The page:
Egyptian Dictatorship Ascendant
"The changes are blatantly, almost absurdly, authoritarian and antidemocratic. Judicial oversight of elections will be eliminated; even NDP strategist Ali al-Din Hilal admits that this makes cheating much easier (which of course is the point). Contested Presidential elections will be virtually impossible, since candidates must come from a licensed party with so much representation in all elected bodies that in practice only the NDP will ever get over the bar. Parties based on religion would be explicitly banned, making it impossible for the Muslim Brotherhood to form a political party and participate openly in the political process. But it isn't just the MB: the regime, under NDP control, will retain an iron grip on the licensing of political parties, and judging by past practice will use this control to exclude not only the Muslim Brotherhood but any other promising political party. 'Counter-terrorism' provisions will render a whole range of highly controversial, intrusive security practices Constitutional, making the de facto security state into a de jure security state."
What are the chances these moves will be successfully opposed?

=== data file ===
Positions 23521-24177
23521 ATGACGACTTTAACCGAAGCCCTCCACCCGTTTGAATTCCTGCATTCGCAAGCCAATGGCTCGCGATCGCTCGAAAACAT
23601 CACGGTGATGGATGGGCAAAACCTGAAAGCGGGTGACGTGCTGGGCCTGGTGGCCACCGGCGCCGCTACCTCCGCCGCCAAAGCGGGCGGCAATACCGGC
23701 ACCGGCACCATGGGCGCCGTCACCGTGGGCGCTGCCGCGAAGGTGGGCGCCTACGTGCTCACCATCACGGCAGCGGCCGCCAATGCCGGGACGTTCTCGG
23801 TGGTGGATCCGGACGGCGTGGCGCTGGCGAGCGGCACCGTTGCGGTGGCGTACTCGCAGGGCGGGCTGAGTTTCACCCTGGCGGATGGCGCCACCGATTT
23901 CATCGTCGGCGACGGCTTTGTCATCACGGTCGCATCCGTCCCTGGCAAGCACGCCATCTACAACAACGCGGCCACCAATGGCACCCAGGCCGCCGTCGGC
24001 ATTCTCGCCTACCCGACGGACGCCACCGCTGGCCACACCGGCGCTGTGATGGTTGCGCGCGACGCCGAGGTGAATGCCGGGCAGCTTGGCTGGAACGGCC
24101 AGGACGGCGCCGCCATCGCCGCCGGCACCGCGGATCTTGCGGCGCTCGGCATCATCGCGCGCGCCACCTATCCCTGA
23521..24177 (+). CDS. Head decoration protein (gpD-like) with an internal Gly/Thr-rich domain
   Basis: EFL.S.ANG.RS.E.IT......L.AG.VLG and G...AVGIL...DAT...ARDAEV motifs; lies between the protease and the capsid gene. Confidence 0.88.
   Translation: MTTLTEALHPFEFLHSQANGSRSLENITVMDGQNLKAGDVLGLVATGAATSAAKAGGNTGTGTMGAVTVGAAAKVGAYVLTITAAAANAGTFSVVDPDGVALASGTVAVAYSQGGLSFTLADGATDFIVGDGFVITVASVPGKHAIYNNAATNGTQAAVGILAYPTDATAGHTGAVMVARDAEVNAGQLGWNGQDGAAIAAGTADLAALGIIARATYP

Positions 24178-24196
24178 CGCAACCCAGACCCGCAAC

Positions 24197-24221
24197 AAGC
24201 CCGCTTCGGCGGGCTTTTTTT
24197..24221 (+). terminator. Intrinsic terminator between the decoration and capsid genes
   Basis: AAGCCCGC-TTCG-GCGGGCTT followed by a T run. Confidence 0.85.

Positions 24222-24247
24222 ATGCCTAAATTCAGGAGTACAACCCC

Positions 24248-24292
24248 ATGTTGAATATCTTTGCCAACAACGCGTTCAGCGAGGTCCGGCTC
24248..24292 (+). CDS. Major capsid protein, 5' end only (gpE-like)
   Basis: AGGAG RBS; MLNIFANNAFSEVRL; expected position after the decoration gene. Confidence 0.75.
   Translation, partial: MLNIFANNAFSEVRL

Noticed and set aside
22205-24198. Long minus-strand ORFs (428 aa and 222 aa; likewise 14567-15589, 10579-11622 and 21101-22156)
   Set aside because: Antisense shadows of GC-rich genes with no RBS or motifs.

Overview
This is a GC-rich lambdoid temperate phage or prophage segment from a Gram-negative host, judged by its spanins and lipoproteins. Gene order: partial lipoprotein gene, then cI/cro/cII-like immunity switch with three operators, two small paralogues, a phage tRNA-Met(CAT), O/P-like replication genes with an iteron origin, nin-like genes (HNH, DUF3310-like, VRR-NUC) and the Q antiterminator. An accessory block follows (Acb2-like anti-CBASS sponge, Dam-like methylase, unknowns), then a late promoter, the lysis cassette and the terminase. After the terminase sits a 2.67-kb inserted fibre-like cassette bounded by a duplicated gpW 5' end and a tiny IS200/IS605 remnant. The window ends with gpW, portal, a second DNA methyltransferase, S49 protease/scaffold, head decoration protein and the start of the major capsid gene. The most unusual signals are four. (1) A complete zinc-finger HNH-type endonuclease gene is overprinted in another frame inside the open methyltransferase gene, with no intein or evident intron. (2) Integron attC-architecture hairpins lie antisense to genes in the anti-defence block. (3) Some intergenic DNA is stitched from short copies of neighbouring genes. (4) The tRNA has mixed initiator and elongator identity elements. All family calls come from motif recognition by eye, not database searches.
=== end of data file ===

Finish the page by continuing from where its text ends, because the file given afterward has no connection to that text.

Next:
"The best and only real option: mobilize sustained, critical international media attention to stigmatize and embarrass the Egyptian regime. Al-Jazeera has been giving full voice to the Egyptian opposition, but the Saudi press is mostly ignoring it, probably because the Saudis don't really like democratic reforms and they are currently comfortably aligned with Cairo and Washington against Iran. Al-Arabiya currently does not have a single front page story about the Egyptian crisis (though this may change over the course of the day, of course), while between al-Hayat and al-Sharq al-Awsat there is exactly one story, a scathing opinion piece by Fahmy Howeydi, who can write whatever he wants to write because he's Fahmy Howeydi... except in Egypt, where al-Ahram refused to run this highly critical piece in his usual weekly column spot. Some Egyptian papers, like al-Masry al-Youm, are doing a good job, but it's often been noted that they have this margin of freedom precisely because of their relatively limited influence and reach."
Meanwhile, the Bush administration, which at least created a space for the opposition to work within a couple of years ago, is letting Mubarak have free reign. The point of these changes is to smooth the transition to rule by Mubarak's son Gamal, and I suspect the thinking in Washington is that they want a friend running Egypt for the foreseeable future.
(Crossposted to American Footprints)